Religare sells 80% stake in health insurance arm to True North, others
Religare Enterprises Ltd sale of its 80% stake in Religare Health Insurance to True North and other investors values the firm at Rs1,300 crore
- IndiGo, Air India Express among Top 5 cheapest airlines in the world
- Goldman Sachs’ ReNew Power stake sale to be biggest IPO exit by a PE firm in India
- Govt may tell Tata Tele to settle dues before deal with Tata Communications
- New India Assurance looks to lower health-loss ratio to 95%
- DLF sells office space in Gurugram for Rs150 crore
Mumbai: Religare Enterprises Ltd on Sunday announced the sale of its 80% stake in Religare Health Insurance Co. Ltd (RHI) to a group of investors led by True North.
In a statement, Religare Enterprises said it has entered into a definitive agreement with the investors for the sale, which values the insurance firm at Rs1,300 crore. The deal will fetch Religare approximately Rs1,040 crore.
Apart from True North (earlier known as India Value Fund Advisors), other investors in the consortium are Aditya Parekh and Sameer Shroff-led private equity firm Faering Capital, and Gaurav Dalmia.
The transaction is subject to necessary regulatory approvals. American investment bank J.P. Morgan acted as the exclusive financial adviser to Religare Enterprises.
Religare Health Insurance was launched in July 2012. The business reported a gross written premium of Rs503 crore in the year ended 31 March 2016.
“We have been closely evaluating the health insurance space and have been impressed by the quality of RHI’s management team and business. We believe that RHI would be an excellent platform for building an enduring health insurance franchise in India,” Vikram Nirula, partner at True North said in the statement.
True North has so far successfully launched five separate investment funds with a combined corpus of over $2 billion.
The stake sale comes at a time when Religare’s promoters Malvinder and Shivinder Singh have been reported to be keen on divesting stakes in other businesses controlled by them.
In January, Mint reported that the brothers were in talks with several global private equity funds such as TPG Capital, Bain Capital and KKR to sell a stake in their hospitals business—Fortis Healthcare Ltd. Discussions with Bain and TPG are currently only for a 26% stake in the company.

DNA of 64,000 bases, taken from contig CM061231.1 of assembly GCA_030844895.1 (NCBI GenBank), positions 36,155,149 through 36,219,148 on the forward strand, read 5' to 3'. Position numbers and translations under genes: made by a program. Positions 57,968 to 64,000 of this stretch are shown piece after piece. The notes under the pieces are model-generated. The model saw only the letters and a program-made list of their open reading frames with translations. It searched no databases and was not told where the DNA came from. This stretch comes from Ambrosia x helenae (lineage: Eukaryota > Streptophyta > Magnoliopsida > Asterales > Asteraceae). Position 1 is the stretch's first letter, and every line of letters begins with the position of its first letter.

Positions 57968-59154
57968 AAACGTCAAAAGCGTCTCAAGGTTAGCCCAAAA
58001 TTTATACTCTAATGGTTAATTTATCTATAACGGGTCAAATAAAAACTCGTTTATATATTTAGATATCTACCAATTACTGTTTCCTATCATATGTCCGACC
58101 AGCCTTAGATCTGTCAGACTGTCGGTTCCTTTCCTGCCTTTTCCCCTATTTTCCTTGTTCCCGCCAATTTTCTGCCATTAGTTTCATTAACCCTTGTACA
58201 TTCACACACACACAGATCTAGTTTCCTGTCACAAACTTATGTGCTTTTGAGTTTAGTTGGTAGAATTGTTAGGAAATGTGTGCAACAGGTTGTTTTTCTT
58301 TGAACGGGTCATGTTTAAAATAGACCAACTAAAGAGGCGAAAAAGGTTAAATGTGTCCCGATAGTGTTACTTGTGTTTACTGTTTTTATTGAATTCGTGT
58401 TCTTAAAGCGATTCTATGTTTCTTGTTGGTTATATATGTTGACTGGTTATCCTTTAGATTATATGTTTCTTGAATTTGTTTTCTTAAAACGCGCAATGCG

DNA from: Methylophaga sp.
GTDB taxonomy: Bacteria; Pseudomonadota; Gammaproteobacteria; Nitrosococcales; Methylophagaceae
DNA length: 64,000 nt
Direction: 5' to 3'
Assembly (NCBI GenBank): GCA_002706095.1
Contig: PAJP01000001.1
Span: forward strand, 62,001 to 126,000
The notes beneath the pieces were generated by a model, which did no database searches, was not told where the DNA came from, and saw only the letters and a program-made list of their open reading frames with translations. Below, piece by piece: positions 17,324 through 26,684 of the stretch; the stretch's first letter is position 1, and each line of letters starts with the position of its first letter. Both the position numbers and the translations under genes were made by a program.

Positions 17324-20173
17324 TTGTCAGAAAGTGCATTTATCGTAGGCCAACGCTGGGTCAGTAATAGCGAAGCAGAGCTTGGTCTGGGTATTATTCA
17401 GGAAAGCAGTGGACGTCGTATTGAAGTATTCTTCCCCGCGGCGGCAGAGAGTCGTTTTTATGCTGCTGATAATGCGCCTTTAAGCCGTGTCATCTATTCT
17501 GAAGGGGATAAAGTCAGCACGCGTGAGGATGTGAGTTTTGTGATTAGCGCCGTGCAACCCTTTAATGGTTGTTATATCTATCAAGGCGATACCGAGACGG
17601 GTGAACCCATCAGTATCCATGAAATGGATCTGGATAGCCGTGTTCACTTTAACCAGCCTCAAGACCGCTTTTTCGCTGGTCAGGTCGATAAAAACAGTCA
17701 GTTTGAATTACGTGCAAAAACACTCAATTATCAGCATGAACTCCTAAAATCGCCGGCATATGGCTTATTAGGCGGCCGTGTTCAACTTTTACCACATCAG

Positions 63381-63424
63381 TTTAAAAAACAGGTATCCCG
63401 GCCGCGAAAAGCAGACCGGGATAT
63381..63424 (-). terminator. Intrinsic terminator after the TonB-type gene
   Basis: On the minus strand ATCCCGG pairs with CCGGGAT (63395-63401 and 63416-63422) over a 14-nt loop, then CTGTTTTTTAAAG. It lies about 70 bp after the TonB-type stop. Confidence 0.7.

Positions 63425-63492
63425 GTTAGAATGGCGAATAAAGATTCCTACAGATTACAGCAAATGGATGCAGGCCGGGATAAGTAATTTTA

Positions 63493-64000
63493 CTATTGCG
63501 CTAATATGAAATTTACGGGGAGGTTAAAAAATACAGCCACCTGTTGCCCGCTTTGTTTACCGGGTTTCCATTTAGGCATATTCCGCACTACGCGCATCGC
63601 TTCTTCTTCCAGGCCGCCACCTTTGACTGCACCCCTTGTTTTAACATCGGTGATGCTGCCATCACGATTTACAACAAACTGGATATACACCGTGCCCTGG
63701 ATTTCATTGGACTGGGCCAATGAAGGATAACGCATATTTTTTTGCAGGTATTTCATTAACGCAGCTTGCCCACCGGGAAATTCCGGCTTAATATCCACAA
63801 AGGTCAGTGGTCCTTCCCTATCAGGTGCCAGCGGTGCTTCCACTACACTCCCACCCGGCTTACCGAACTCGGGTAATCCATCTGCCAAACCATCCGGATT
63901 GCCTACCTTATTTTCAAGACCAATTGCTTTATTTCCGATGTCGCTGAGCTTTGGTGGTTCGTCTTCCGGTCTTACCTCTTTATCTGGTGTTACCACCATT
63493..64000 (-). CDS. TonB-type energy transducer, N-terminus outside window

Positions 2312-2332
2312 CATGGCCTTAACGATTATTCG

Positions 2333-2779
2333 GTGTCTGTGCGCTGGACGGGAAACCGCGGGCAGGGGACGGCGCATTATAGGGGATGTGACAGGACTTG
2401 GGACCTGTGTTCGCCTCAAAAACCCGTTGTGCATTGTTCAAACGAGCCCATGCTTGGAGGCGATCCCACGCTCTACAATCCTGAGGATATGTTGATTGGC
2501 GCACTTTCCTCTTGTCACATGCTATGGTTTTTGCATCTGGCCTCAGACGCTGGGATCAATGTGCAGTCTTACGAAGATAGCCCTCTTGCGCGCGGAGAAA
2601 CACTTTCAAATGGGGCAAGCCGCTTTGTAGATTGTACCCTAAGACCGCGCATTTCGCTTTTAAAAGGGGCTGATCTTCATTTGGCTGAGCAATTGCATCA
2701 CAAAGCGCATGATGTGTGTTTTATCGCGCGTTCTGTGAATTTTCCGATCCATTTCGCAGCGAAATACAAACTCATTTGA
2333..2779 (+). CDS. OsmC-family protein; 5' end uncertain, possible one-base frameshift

On 5 January, Mint had reported on the talks between KKR and the Singh brothers for a majority stake in Fortis, alongside a structured equity deal in RHC Holding Pvt. Ltd (RHPL). RHPL is the holding firm for the Religare and Fortis brands.
Singh brothers are also exploring debt financing options.
In November, Mint reported that RHPL was in talks to refinance $300 million debt. RHPL is a closely held investment company owned by Singh brothers. As of 31 March 2016, RHPL had a total net worth of around Rs6,900 crore and a debt of Rs4,064 crore.
The various stakes sale plans are, however, overshadowed by an ongoing legal battle with Japanese drug maker Daiichi Sankyo.
The case relates to enforcement of an arbitral award in proceedings initiated by Daiichi Sankyo against the Singh brothers in relation to its 2008 purchase of a majority stake in Ranbaxy, then owned by the brothers. The arbitral award came after the Japanese company alleged that the Singh brothers had concealed crucial information while selling Ranbaxy to it for $4.6 billion in 2008.
A Singapore tribunal has ordered the brothers to pay Rs2,562 crore, which they are contesting in the Delhi High Court.
In March, the court directed Singh brothers to furnish, within a week, details of all of their unencumbered assets, in order to ensure the use of such assets to satisfy the arbitral award, at a later stage, if required, Mint reported on 7 March.
Editor's Picks »
- Motherson Sumi continues to face margin pressure in foreign markets
- What the Warren Buffett indicator tells us about market valuations today
- Jet Airways lands with a thud in Q4 as fuel costs increase
- IBC amendments: Some dilutions, and a lot more speed
- Patanjali’s gambit is paying off in toothpaste wars